The National : NATIONAL AUG SEPT OCT 2015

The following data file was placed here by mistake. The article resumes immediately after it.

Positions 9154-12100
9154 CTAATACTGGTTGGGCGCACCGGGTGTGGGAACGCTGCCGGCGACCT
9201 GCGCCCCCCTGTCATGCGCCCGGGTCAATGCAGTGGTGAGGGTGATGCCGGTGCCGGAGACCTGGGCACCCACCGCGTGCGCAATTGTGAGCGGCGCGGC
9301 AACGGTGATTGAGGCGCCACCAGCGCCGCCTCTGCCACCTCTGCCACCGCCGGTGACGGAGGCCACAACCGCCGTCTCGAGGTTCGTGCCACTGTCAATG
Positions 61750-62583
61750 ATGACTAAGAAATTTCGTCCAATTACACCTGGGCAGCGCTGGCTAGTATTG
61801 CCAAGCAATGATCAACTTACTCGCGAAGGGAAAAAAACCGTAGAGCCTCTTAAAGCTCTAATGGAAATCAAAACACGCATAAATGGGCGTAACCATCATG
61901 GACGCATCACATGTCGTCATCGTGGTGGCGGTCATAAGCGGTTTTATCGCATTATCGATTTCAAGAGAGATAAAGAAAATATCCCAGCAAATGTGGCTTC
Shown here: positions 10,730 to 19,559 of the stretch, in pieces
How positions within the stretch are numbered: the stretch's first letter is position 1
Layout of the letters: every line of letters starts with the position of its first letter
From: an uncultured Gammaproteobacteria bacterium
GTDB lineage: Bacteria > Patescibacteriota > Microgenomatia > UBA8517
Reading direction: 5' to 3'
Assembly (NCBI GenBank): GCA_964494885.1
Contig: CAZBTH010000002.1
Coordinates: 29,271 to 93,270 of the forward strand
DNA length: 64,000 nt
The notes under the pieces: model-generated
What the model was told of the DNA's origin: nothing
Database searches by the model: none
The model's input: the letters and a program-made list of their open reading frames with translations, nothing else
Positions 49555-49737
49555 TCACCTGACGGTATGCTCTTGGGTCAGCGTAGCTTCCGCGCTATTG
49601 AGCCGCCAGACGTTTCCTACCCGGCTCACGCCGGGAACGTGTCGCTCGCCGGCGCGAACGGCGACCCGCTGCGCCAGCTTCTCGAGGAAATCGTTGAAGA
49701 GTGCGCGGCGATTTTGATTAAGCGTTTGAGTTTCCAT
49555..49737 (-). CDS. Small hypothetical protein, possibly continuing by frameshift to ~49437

THE AUSTRALIAN NATIONAL DRYCLEANER & LAUNDERER AUGUST SEPTEMBER OCTOBER 2015 59 only. But really, people don’t like to hand wash, mainly because it’s messy, the drying is time consuming, and ironing can be a nightmare. The third end will be the small designer, often creating “one offs”, the mother of the bride and the like, evening wear, bridal gowns. Here, there is no responsibility as to the drycleanability of the garment because they have not purchased the fabric. The consumer has bought the fabric. A reputable fabric shop can and will provide a care label as attached to that bolt of fabric, but can it be trusted? Is it from that bolt or is it a label that was on the floor and just got stuck on the nearest bolt? With golf shirts and similar garments apart from colour fastness, abrasion, shrinkage, etc. it is essential to test for spirality (where seams twist around after cleaning.) Spirality comes with the territory with those garments you buy that have no seams. A circular knitting machine with lots of cones of yarns knits in a tube, and they grow quickerly, using more cones of thread, but it leads to spirality which is a big problem. “So we teach our students to test for these. If you are an owner operator and you see garments from Target, Witchery and the like, you can be reasonably sure the garment will clean and finish well. The one offs are the bigger problem and you should always be on the alert. We have fabric retailers who are not quite on the ball and many have to establish what the fibre is by burning it and this is not a good way to make a final pronouncement on fibre content. Young designers don’t take notice until they get problems, such as the matching of black and white fabrics with dye bleed problems. Q: The label might read “Do not wash. Do not dryclean”. what do we do? A: Chances are the consumer didn’t read it when they bought it. 90% of consumers never read the label. Some discussion took place on this and it was pointed out that garments are rarely regarded as “disposable”. That is, you should be able to purchase a garment safe in the knowledge that it can be either washed or dryclean safely. If it can not, or the care labels say it can not, the consumer should be able to return it to the retailer as being unfit for purpose. One of the problems with drycleaning is that it removes finishes: silicones, mmmmmmm, these are removed and with that so is the shininess, or body, which was an inherent part of the attractiveness of the garment. Likewise if pvc or pu clothing or trims harden due to a loss of softeners during the recommended cleaning process it is a manufacturing error. If the label says “Drycleanable” then the finish must be able to withstand drycleaning: it is a Manufacturing problem if the finishes are removable in the care process recommended. The talk then turned to laundering, and Jane said Hemp is her personal passion. It is a perfectly legitimate fibre, but an expensive one.
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